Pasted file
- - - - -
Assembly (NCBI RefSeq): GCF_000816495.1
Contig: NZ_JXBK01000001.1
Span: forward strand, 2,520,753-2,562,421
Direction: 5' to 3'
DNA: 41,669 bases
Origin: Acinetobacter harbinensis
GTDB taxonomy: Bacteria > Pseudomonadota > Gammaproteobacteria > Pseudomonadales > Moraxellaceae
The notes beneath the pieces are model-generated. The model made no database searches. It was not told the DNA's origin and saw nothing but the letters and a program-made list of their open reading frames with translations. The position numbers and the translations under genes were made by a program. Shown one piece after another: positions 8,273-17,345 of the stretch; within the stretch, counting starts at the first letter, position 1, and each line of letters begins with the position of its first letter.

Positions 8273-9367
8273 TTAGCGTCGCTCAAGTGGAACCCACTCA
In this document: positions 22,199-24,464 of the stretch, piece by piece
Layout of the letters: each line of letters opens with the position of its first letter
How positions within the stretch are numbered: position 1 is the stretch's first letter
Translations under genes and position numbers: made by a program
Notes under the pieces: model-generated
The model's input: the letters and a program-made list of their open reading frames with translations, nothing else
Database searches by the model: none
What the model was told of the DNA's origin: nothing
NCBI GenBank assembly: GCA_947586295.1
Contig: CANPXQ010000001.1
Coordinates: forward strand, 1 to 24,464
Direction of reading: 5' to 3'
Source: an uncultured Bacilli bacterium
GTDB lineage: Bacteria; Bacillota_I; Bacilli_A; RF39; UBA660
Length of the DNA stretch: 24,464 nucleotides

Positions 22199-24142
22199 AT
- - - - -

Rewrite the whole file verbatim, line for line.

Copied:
Assembly (NCBI RefSeq): GCF_000816495.1
Contig: NZ_JXBK01000001.1
Span: forward strand, 2,520,753-2,562,421
Direction: 5' to 3'
DNA: 41,669 bases
Origin: Acinetobacter harbinensis
GTDB taxonomy: Bacteria > Pseudomonadota > Gammaproteobacteria > Pseudomonadales > Moraxellaceae
The notes beneath the pieces are model-generated. The model made no database searches. It was not told the DNA's origin and saw nothing but the letters and a program-made list of their open reading frames with translations. The position numbers and the translations under genes were made by a program. Shown one piece after another: positions 8,273-17,345 of the stretch; within the stretch, counting starts at the first letter, position 1, and each line of letters begins with the position of its first letter.

Positions 8273-9367
8273 TTAGCGTCGCTCAAGTGGAACCCACTCA
In this document: positions 22,199-24,464 of the stretch, piece by piece
Layout of the letters: each line of letters opens with the position of its first letter
How positions within the stretch are numbered: position 1 is the stretch's first letter
Translations under genes and position numbers: made by a program
Notes under the pieces: model-generated
The model's input: the letters and a program-made list of their open reading frames with translations, nothing else
Database searches by the model: none
What the model was told of the DNA's origin: nothing
NCBI GenBank assembly: GCA_947586295.1
Contig: CANPXQ010000001.1
Coordinates: forward strand, 1 to 24,464
Direction of reading: 5' to 3'
Source: an uncultured Bacilli bacterium
GTDB lineage: Bacteria; Bacillota_I; Bacilli_A; RF39; UBA660
Length of the DNA stretch: 24,464 nucleotides

Positions 22199-24142
22199 AT